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B.D. Perkins, J.E. Dowling; A Novel Genetic Screen for Mutations Affecting Rod Photoreceptor Development in Zebrafish . Invest. Ophthalmol. Vis. Sci. 2003;44(13):1088.
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© ARVO (1962-2015); The Authors (2016-present)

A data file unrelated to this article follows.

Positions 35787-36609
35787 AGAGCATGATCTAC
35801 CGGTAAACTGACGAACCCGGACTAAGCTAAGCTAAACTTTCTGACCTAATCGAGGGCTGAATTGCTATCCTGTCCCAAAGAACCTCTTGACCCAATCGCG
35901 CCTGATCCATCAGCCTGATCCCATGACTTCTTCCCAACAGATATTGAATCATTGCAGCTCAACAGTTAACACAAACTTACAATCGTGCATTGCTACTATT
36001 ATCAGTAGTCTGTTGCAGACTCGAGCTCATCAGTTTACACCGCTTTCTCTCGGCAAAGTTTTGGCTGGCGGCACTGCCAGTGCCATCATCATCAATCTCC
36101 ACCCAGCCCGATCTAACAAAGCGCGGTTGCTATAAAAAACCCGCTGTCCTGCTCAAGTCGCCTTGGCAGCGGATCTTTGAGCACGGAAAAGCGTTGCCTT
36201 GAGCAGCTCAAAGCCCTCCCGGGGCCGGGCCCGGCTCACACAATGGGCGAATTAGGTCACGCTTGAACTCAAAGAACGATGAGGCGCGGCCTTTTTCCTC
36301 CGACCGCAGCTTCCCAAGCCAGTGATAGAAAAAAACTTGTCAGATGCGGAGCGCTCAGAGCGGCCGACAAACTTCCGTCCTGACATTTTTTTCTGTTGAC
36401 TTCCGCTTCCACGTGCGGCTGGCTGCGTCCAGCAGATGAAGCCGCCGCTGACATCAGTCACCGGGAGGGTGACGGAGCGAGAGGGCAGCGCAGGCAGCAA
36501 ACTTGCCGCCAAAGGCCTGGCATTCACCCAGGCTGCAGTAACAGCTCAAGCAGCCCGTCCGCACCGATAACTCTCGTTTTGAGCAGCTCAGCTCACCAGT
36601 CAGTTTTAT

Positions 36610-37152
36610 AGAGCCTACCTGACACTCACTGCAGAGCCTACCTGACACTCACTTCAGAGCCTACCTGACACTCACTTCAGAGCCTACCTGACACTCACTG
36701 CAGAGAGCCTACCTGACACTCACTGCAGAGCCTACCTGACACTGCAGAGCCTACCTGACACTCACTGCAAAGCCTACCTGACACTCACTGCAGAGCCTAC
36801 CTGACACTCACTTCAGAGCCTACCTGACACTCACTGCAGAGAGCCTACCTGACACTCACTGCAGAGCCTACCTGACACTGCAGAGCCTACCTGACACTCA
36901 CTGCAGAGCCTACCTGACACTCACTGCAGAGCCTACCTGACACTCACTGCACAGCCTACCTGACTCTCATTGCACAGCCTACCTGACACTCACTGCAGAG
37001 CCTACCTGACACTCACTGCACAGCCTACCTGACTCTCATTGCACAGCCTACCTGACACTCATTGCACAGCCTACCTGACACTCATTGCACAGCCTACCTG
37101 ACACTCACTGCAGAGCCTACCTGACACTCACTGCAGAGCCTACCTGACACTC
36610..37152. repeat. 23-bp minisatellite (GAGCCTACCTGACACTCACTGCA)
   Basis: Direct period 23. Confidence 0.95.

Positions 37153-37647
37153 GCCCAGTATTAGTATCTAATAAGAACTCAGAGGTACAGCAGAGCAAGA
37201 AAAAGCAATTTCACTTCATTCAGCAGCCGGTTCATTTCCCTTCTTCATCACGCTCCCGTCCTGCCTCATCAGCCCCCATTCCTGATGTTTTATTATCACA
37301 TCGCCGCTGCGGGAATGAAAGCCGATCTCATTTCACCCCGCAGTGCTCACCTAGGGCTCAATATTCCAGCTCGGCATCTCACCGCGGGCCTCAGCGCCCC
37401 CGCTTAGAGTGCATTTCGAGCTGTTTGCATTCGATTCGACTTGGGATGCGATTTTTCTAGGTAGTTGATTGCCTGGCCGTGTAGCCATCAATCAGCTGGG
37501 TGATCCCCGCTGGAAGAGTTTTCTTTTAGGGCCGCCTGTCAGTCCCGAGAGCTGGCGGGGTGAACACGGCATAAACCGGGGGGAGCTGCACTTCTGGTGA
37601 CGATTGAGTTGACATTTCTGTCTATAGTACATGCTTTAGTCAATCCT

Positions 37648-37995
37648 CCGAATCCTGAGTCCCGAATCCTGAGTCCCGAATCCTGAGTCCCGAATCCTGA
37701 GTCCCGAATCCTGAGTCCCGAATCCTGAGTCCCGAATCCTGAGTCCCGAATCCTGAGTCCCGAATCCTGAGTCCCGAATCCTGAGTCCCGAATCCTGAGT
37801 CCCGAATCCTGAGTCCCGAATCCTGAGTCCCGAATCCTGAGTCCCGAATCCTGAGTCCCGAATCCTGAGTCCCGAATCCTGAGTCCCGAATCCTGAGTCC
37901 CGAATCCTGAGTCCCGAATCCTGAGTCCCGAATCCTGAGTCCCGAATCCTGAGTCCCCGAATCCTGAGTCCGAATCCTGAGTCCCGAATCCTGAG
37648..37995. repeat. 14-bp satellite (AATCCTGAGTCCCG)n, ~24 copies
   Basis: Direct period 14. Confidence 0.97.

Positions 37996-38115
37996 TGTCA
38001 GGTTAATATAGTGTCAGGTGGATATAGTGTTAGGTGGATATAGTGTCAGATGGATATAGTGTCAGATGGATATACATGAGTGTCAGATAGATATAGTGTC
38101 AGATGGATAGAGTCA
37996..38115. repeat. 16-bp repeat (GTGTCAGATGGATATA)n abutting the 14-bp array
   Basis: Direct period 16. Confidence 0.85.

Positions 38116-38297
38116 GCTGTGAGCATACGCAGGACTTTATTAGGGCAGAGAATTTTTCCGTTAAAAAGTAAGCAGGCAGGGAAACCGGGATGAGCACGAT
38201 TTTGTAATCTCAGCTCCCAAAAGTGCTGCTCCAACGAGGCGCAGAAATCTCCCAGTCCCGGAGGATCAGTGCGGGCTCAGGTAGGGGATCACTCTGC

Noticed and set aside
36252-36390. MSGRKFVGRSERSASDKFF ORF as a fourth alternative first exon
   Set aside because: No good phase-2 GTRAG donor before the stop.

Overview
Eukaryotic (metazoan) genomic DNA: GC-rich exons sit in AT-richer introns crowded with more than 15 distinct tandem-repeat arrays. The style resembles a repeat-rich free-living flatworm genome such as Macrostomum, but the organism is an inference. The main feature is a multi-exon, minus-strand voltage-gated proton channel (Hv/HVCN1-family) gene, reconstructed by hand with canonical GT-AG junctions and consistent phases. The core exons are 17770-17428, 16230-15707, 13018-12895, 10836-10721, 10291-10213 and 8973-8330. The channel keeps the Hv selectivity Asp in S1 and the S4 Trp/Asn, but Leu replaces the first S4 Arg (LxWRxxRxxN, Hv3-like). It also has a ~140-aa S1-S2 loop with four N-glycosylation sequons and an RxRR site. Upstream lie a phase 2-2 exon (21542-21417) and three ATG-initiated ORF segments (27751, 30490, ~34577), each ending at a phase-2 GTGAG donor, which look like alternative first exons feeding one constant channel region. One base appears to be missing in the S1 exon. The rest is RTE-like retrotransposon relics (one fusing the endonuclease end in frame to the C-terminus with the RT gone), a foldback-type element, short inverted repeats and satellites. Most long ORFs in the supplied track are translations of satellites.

Purpose: During development, retinal progenitor cells pass through various stages of competence and cell fate choices in order to generate each of the specific retinal cell types. These progenitor cells are influenced by a number of intrinsic and extrinsic factors. Little is known, however, about the signaling pathways responsible for generating retinal cell types, specifically rod photoreceptors. The zebrafish is a powerful genetic model organism and mutagenesis screens for defects in retinal development have yielded a number of mutants with abnormal eye morphology. These screens, however, relied on crude observational techniques and likely missed more subtle mutations affecting single cell types or changes in gene expression. We have conduced a novel genetic screen using transgenic zebrafish to identify more subtle mutations affecting eye development and rod photoreceptor differentiation in living animals. Methods: Zebrafish expressing a GFP transgene in rods were bred to F1 mutagenized fish to generate transgenic F2 families that were heterozygous for a number of point mutations. F2 sibling crosses uncovered recessive mutations in 25% of the F3 progeny. Using a fluorescent dissecting microscope, fish were screened at 4 days post fertilization (dpf) and 6 dpf for changes in eye morphology and GFP expression, indicating changes in rod development. Histology of mutant retinas was done to study retinal anatomy and retinal patterning was assessed with cell type specific markers. The expression of a number of genes involved in retinogenesis, such as rx2, pax6, six3, six6, and sonic hedgehog (shh), was examined by in situ hybridization. Results: By screening over 50 F2 families, we have identified 3 major classes of mutations: 1) mutants with reduced eye size and little to no GFP expression; 2) mutants with reduced eye size and some GFP expression; and 3) embryos with normal eye morphology but no GFP expression. The retinas of one particular mutation retain all the major cell types but the eyes are significantly smaller at 3 dpf and rx2 expression is dramatically reduced at 24 hours post fertilization (hpf). These fish also undergo retinal degeneration during development but remain otherwise healthy to at least 10 dpf. Conclusions: These data show that we can identify new mutations affecting eye development and rod differentiation. We conclude that some genes required for regulating eye size are not essential for proper rod differentiation and maturation. Further characterization and the eventual identification of the underlying mutations will provide information on the key signaling pathways required for normal retinal development.
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